Top 10 attractions:
Mountains and gorges of Dombay valley, Dombay
The mountain top of Moussa-Achitara, Dombai
Baduk Lakes, Teberda
Sofia Lakes, Arkhyz
Bermamyt Plateau, Mara
Cathedral Mosque of Cherkessk
Pokrovskaya church, Cherkessk
Cathedral Mosque of Karachaevsk
Park "Green Island", Cherkessk
Sights map of Karachay-Cherkessia
Travel around Karachay-Cherkess Republic
Karachay-Cherkess Republic is one of the most beautiful areas in the Caucasus. A small Caucasian republic is unite in itself the high impregnable mountains, marvelous gorges, pristine lakes and virgin forest wilderness. On the territory of Karachay-Cherkessia, there are many peoples who have their own language and ancient history. They come to these territory in different ways: someone originally existed in these lands as heirs of the Alans, someone came here with the Tatar-Mongol invasion (like the Nogais), someone migrated from the territories of Turkey and Abkhazia (Abaza), and some came here as nomads from the Middle and East Asia (Scythians, Polovtsy, etc.). The inaccessibility of this remote land from the trade routes formed enclaves of independently living peoples, which rarely intersected with each other, not like with other civilizations. As a result, they were very small in number and literally cut off from the extensive development of neighboring countries and often fell under their influence, already being conquered. So it was during the time of the Tatar-Mongol invasion, the reign of Tamerlane, the militant raids of the Turks and the Crimean Tatars, and later the Russian government. When, in the 15th century, Turkish khans and Crimean Tatars began to raid the territory of Karachai and Circassia, life in these parts became quite unbearable, and the local people began sending embassies to a strong neighbor, Russia, one by one. It so happened that at the end of the 16th century, this land voluntarily joined the Russian Empire, and in the early 19th century, after the Russian-Turkish war, Turkey renounced its rights to the Caucasian lands, which eventually led to the final accession of Karachai and Circassia to the country.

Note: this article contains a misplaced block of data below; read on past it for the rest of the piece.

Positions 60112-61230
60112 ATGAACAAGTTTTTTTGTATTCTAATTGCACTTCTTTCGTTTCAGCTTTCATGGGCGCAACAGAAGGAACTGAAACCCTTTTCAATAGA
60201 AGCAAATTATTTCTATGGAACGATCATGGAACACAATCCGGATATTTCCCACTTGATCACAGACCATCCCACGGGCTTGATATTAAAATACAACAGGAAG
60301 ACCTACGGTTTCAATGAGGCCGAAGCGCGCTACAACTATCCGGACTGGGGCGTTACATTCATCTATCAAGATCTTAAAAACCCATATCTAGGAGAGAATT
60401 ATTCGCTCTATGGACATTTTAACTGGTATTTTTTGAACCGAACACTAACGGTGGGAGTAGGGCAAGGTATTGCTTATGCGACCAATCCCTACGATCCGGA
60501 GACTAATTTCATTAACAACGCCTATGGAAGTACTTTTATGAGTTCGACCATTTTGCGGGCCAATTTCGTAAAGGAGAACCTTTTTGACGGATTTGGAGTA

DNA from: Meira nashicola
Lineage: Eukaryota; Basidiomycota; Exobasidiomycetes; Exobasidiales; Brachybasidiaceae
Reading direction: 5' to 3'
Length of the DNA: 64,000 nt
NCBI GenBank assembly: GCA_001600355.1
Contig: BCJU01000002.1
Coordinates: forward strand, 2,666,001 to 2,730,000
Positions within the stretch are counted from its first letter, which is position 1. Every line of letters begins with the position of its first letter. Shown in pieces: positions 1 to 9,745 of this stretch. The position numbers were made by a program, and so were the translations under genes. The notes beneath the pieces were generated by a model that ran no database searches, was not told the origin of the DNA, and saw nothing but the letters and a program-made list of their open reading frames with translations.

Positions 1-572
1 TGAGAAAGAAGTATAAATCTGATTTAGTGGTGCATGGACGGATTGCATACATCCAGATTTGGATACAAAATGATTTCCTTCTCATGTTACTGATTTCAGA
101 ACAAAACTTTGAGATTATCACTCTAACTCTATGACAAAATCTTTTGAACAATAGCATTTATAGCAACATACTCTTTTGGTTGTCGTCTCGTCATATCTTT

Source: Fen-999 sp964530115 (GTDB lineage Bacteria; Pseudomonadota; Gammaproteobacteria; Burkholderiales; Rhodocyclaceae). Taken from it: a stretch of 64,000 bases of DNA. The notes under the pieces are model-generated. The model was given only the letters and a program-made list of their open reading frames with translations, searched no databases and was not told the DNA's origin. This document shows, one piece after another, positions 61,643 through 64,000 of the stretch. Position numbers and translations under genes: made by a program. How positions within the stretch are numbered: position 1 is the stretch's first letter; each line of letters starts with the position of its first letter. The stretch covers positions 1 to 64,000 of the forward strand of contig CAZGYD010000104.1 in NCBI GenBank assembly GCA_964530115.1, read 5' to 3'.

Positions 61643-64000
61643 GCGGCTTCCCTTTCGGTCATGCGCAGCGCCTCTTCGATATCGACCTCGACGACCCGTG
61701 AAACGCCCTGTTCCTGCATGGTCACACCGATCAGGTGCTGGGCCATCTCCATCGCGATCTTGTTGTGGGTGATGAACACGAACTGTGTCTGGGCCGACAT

After the Bolshevik revolution in Russia, strong White Guard detachments were formed in the Caucasus, not resigned to the killing of the tsar and the country's transition to the Soviet form of government. Having gathered an army from many Caucasian nations, including among the peoples of Karachay-Cherkessia, they took control of the local territories and kept them until 1920, when General Denikin's troops finally broke all the White Guard formations. From that moment on, a peaceful existence was established in the republic, industry and the agrarian sector began to develop. In Teberda, for example, several health resorts and a center for mountain tourism in the Caucasus were built. Roads were built throughout the territory, transport and housing infrastructure developed. But during the Second World War, the territory of Karachay-Cherkessia was captured by German troops, who established a regime of brutal terror here. Most of the local population died, and some were forced to cooperate with the Nazis under the threat of execution. After the liberation of the territory by Soviet troops, the Karachays and Balkars were accused by the Soviet authorities of aiding the Nazis and deported to Central Asia; the same happened with many other peoples of the Caucasus. This was the black page of history of the Karachay-Cherkessia people. In 1957, Balkars were able to return to their homeland, but it was completely dependent on the neighboring Stavropol region until 1990, when the requirements of local residents satisfied and the republic gained autonomy. At one time there were options for creating a multitude of autonomous regions (in the territories of different peoples of Karachay-Cherkessia), but in the end, after the referendum, the population voted for the united republic of Karachay-Cherkessia. Since then, the republic is part of Russia as a full-fledged subject of the federation.